Terminal appears in an aspect ratio of approximately 1.78:1 on this Blu-ray Disc. The film came with a surprisingly mushy presentation.
Which may well have been intentional and meant to fit the film’s general sense of oddness, but if so, I couldn’t figure out the logic involved, as plenty of the film looked fine. Sharpness was generally positive, as the majority of the flick offered good clarity, but enough exceptions occurred to become a distraction. These left us with a moderately soft impression at times.
No issues with jagged edges or shimmering occurred, and I saw no edge haloes. Print flaws also remained absent.
Colors went with a broad mix of garish tones. These leaned toward heavy blues, greens, reds, purples, pinks and yellows, all of which seemed a bit dense – though again, I suspect at least some of this stemmed from production design.
Blacks were dark and deep, while shadows appeared fairly clean and accurate. Much of the film looked fine, but the inconsistencies made this a lackluster presentation overall.
I found more consistency from the movie’s DTS-HD MA 5.1, though it never stood out as impressive. The soundscape accentuated music, as the score and songs used the five channels in an involving manner.
Effects had less to do, though they added life at times. The story featured enough violence to bring some bang to the picture, and general atmosphere seemed fine.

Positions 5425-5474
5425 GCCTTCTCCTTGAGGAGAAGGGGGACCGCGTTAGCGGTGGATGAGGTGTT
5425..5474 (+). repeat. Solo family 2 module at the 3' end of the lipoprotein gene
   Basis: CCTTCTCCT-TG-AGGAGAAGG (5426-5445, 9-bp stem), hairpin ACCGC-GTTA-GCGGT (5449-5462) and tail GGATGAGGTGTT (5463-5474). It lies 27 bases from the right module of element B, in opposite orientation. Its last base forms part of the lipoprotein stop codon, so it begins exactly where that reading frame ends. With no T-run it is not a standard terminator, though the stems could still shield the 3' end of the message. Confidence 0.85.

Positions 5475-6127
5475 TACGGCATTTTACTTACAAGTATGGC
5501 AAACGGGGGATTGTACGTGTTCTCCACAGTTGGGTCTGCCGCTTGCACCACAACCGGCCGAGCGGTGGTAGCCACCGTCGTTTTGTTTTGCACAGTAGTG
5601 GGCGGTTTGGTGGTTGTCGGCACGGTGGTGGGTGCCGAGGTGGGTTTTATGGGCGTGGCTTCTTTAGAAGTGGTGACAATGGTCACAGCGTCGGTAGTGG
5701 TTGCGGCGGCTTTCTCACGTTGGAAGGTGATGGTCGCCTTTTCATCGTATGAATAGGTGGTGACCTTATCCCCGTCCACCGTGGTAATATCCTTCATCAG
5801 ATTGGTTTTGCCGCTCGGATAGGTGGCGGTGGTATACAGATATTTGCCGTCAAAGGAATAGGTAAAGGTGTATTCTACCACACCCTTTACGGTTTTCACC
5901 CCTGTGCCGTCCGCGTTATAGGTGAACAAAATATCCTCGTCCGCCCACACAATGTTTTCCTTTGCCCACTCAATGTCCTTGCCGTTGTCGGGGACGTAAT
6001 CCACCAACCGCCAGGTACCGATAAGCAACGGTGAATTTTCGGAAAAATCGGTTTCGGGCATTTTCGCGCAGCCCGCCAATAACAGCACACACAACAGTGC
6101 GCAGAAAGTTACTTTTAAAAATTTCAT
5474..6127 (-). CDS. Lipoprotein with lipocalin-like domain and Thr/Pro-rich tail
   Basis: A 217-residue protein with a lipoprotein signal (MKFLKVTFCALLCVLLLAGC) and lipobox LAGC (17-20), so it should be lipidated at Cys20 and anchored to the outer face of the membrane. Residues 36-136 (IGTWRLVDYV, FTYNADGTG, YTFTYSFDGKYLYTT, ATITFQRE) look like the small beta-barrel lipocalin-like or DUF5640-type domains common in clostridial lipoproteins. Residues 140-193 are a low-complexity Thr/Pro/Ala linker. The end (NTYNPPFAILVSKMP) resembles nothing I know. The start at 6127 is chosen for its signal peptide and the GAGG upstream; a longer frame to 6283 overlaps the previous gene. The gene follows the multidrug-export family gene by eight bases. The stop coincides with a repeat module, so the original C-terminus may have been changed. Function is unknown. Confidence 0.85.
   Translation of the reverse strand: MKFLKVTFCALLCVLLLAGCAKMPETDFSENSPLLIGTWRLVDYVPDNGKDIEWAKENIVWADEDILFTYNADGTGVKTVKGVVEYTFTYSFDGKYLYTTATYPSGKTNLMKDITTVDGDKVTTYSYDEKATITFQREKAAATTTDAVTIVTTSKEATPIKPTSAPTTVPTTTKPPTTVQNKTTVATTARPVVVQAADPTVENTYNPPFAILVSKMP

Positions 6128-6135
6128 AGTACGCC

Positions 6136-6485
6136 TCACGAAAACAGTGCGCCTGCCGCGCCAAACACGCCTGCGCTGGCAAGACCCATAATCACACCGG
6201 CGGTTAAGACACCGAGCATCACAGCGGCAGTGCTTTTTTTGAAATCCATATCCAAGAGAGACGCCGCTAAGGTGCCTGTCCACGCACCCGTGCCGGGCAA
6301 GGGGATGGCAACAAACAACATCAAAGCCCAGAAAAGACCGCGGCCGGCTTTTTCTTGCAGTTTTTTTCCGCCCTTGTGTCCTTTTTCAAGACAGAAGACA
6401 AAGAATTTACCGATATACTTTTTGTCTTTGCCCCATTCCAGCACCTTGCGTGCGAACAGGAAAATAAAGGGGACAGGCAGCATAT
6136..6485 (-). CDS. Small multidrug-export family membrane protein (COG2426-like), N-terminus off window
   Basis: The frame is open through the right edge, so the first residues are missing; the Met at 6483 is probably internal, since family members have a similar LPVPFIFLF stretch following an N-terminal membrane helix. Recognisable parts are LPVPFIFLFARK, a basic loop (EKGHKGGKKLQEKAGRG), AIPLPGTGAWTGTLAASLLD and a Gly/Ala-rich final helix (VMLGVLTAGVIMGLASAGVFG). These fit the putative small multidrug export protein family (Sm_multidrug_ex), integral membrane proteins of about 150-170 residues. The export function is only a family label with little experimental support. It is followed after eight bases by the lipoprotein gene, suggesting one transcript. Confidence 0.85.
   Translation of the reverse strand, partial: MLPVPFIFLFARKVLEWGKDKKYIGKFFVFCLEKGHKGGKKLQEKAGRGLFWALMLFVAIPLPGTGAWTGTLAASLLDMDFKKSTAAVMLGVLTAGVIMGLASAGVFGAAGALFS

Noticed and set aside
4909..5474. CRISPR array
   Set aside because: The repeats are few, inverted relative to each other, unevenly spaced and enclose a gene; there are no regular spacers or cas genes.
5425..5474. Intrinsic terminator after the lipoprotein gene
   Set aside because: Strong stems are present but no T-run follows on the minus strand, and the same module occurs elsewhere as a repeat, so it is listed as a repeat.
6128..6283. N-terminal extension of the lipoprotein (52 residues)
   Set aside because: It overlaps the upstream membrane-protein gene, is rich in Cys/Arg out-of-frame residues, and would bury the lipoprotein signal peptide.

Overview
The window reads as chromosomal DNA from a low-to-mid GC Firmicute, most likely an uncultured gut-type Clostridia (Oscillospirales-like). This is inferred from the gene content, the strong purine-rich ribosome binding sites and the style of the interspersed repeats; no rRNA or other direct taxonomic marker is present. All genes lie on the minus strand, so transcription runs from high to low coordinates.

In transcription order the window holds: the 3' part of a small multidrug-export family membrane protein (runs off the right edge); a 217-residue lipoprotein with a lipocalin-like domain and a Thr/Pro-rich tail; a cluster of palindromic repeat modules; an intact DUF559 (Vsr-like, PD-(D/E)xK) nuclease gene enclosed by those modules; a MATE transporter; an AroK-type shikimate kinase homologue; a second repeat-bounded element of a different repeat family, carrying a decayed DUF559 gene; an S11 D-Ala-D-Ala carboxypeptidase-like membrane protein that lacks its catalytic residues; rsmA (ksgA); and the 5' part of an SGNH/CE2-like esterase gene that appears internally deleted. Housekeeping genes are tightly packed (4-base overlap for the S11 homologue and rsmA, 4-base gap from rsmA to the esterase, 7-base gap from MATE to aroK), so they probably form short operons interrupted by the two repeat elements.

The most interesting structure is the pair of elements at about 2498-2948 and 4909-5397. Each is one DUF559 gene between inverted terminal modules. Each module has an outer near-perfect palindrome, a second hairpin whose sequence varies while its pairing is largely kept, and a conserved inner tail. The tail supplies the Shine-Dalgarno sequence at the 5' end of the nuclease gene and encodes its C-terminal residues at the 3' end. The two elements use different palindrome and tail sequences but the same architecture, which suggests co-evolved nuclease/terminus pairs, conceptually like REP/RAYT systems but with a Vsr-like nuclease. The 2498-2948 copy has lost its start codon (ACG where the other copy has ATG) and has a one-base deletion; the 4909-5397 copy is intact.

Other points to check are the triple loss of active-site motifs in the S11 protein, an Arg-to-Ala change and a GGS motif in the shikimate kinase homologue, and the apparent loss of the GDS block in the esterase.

Audio quality worked well enough, with speech that appeared natural and concise. Effects proved accurate and full, with good dimensionality.
Music showed nice range and depth as well. The soundtrack never stood out as great, but it served the film in a satisfactory manner.
A few featurettes flesh out the disc, and these open with The Cast of Terminal. It goes for six minutes, 14 seconds and includes notes from writer/director Vaughn Stein and actors Margot Robbie, Simon Pegg, Dexter Fletcher, and Max Irons.
The show looks at cast, characters and performances. It does little more than praise the actors.
Building the World of Terminal lasts six minutes, 14 seconds and features Vaughn, Robbie, Fletcher, Myers, Irons, Pegg, director of photography Christopher Ross, production designer Richard Bullock, and hair/makeup designer Sallie Jaye.
“Building” looks at locations and various visual design choices made for the film. It lacks great depth but it offers a few useful insights.
For the final featurette, we get the two-minute, five-second From Concept to Creation. It offers a splitscreen comparison between concept art/storyboards and some finished scenes. It becomes a short but fun way to see the two sides.
A Photo Gallery presents 18 stills from the film. It’s eminently forgettable.
The disc opens with ads for The Limehouse Golem, Pilgrimage, and Brawl in Cell Block 99. No trailer for Terminal appears here.
All style and little substance, Terminal wastes a good cast. Though it occasionally threatens to turn into violent fun, the end result seems so muddled that it doesn’t go anywhere. The Blu-ray presents erratic visuals with generally positive audio and a handful of minor supplements. The film comes with potential but it doesn’t live up to hopes.